Embracing change series: Sustaining quality of life during serious illness
March 8 2018, Ashby Village
Writing and Photographs by Richard Bermack
You can improve your quality of life despite face of serious illness. That was the message that Dr. Steven Pantilat gave the enthusiastic crowd at Ashby Village during the Embracing Change Series: Sustaining Quality of Life During Serious Illness. Dr. Pantilat is the director of the UCSF Palliative Care Leadership Center and the author of Life after the Diagnosis: Expert Advice on Living Well with Serious Illness for Patients and Caregivers.
Not only can patients enjoy life more, but their loved ones and caretakers can do better as well. The key is to understand what patients want. According to Dr. Pantilat, patients stated that not burdening their families financially, being comfortable and without pain, being spiritually at peace, and not forcing family members to make tough decisions about their care are most important. Living as long as possible was low on the list of concerns.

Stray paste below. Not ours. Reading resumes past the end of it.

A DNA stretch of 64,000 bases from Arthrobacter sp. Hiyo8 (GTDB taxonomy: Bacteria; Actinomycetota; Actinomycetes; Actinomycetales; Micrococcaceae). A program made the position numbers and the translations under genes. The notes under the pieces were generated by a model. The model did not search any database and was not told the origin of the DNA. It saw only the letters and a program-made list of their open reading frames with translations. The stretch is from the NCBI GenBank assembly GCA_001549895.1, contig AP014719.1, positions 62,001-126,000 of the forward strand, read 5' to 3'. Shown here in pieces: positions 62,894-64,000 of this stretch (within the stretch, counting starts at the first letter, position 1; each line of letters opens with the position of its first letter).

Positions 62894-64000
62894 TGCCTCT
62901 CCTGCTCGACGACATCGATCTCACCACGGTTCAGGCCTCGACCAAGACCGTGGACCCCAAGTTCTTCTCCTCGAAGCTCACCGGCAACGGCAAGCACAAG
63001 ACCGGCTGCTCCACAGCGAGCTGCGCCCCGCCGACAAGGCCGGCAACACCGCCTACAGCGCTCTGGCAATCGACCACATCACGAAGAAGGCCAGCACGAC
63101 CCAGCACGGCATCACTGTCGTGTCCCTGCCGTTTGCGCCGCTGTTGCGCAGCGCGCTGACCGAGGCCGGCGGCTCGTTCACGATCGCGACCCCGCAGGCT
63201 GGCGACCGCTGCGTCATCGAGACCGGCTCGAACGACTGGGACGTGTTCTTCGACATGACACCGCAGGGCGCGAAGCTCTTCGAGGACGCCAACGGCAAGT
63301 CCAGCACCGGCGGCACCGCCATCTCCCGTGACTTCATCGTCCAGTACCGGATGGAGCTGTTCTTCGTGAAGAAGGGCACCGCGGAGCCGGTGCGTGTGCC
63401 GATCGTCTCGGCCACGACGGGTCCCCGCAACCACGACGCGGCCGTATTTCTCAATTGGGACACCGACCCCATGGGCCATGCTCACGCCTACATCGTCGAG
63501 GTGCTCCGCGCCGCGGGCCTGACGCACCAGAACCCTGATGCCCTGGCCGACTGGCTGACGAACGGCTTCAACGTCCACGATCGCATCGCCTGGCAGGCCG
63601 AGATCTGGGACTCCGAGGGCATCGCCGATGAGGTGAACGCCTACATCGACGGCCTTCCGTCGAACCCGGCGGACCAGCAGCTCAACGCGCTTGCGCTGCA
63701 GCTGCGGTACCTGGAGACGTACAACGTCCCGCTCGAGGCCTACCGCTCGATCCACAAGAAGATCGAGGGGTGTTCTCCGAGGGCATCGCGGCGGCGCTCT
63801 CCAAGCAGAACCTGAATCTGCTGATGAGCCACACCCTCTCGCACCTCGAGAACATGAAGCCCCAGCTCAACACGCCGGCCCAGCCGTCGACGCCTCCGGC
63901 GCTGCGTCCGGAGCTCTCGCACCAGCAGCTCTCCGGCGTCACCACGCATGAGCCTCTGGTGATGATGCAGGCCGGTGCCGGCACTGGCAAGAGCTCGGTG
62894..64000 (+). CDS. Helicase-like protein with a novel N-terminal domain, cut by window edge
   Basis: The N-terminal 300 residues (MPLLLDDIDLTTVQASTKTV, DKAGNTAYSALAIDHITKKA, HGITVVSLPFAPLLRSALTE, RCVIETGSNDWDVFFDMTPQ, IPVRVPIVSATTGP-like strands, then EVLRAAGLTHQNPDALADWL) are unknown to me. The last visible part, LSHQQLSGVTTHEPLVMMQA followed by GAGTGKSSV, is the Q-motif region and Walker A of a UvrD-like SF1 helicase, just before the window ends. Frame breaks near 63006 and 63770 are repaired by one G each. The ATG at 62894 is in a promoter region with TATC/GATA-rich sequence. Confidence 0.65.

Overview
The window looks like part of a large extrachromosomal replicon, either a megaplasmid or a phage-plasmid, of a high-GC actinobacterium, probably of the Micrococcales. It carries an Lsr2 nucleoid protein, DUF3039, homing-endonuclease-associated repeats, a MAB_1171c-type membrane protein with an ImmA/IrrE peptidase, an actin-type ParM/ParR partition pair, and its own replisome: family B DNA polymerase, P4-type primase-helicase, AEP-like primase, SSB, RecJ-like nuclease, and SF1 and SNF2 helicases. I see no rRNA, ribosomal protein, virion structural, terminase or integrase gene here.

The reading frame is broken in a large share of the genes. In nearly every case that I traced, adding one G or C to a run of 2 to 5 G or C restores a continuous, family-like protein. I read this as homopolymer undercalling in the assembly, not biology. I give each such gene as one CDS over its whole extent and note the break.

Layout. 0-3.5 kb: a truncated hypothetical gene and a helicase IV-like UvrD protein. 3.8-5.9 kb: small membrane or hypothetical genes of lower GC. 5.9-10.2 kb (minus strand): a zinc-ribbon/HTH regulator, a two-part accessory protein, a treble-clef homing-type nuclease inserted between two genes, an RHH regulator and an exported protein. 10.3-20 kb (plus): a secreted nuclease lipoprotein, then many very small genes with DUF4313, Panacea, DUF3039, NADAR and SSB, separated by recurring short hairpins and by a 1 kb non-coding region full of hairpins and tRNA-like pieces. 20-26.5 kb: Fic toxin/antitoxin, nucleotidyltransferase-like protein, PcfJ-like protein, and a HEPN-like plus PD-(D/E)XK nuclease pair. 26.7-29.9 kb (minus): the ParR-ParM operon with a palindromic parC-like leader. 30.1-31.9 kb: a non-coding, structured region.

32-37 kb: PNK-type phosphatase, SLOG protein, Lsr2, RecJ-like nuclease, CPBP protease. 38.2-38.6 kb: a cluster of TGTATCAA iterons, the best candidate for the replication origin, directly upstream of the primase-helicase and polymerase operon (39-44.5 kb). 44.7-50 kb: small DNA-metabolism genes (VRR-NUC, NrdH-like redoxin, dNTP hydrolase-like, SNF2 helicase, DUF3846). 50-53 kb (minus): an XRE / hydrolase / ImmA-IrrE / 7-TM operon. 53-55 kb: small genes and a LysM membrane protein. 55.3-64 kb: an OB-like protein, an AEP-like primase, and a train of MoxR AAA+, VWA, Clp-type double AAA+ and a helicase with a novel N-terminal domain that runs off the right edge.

The most dangerous question a physician can ask is “Do you want us to do everything medically we can for you (and or your relative)?” This can be a very hard question to say no to, but a “yes” can result in the patient ending up on life support no matter what their DNR states. Better questions to ask are “What do you hope to gain from treatment, and what is most important to the person in their last moments?” Both patients and family members should be sure to inquire about access to Paliative Care.
This is the fourth forum of the Embracing Change Series, an education forum developed by the Member Support area, managed by Hilda Hernández-Gravelle. Over 85 people attended the presentation at Ashby Village. Our members were highly appreciative of Dr. Pantilat’s remarks, and thought it was a great explanation of palliative care and of important issues to think about when facing a serious illness. It was very gratifying that many participants told us that they would be making significant changes such as having careful conversations with their doctors and their families about palliative care, and that they would be making changes in their advance care directives to include requests for palliative care.